What Is the Journal Entry if a Company Pays Dividends With Cash?

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If a company pays dividends with cash, the journal entry must reflect this in a very specific way. Find out about the journal entry if a company pays with cash with help from a banking and financial expert in this free video clip.

Part of the Video Series: Accounting FAQs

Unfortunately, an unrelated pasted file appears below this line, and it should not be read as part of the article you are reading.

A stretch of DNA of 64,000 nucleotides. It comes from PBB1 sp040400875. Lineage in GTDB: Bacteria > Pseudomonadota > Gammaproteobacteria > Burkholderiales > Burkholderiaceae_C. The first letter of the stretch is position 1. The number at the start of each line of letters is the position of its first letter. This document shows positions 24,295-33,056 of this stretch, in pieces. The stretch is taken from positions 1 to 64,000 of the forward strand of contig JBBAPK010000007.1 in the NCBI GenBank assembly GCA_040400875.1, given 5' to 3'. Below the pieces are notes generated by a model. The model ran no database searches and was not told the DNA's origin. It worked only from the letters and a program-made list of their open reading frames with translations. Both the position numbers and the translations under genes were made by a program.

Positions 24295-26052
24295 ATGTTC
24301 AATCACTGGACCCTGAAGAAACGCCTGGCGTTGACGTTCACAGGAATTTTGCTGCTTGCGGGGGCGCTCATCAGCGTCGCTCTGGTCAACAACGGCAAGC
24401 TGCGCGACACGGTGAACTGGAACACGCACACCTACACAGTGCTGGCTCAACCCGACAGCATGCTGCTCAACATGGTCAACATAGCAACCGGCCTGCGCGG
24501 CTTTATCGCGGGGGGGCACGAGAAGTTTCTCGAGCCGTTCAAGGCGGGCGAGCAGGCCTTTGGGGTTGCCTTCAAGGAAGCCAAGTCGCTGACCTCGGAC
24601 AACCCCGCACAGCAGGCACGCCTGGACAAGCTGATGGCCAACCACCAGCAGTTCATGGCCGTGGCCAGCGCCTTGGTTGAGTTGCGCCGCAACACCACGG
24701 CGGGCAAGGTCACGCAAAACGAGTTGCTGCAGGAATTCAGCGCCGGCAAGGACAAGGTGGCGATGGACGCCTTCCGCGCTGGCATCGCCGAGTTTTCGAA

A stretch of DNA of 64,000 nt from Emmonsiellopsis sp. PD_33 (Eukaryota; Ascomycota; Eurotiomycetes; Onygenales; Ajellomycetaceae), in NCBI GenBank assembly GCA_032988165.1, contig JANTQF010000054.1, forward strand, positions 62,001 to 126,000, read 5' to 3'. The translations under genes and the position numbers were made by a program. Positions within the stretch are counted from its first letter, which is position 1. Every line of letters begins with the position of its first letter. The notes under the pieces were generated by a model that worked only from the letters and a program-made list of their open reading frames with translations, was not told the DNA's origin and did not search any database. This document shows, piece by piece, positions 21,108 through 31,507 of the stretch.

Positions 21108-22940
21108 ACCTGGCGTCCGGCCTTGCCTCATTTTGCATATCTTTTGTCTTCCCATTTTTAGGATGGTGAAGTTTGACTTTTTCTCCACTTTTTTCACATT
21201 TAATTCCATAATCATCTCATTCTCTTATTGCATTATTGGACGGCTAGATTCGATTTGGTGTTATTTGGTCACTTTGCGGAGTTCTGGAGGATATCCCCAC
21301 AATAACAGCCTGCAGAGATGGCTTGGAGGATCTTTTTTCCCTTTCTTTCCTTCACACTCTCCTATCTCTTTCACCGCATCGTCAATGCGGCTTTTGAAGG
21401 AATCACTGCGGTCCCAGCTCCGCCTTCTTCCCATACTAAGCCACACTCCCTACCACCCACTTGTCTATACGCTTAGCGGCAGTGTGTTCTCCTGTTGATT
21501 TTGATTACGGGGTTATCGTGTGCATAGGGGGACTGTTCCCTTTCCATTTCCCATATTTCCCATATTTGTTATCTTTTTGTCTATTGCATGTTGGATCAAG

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Hi, I'm Lori Greer from Atlanta, Georgia and I'm here to answer the question, what is the journal entry if a company pays dividends with cash? A given company can issue stock dividends in two ways. Dividends can be awarded in an equal value of additional shares or as a cash payment directly to the stockholder. Accrual accounting requires that you recognize the liability for cash payments in the period that the dividend is declared. This will be even if the payment were not issued until the next accounting period. Understanding how to record cash dividend payments, is essential to keeping your financial reports accurate, including reports of stockholders' equity. First, you must determine the total value of the dividend base don the declaration. You would then record the journal entry to recognize the declaration of the dividends, when the announcement is made. This journal entry would be a debit to retained earnings and a credit to dividends payable, for the amount that will be paid. The second entry occurs on the date of the payment to the stockholders. On that date, dividends payable would be debited and cash, credited. I'm Lori Greer from Atlanta, Georgia and we just answered question, what is the journal entry if a company pays dividends with cash?

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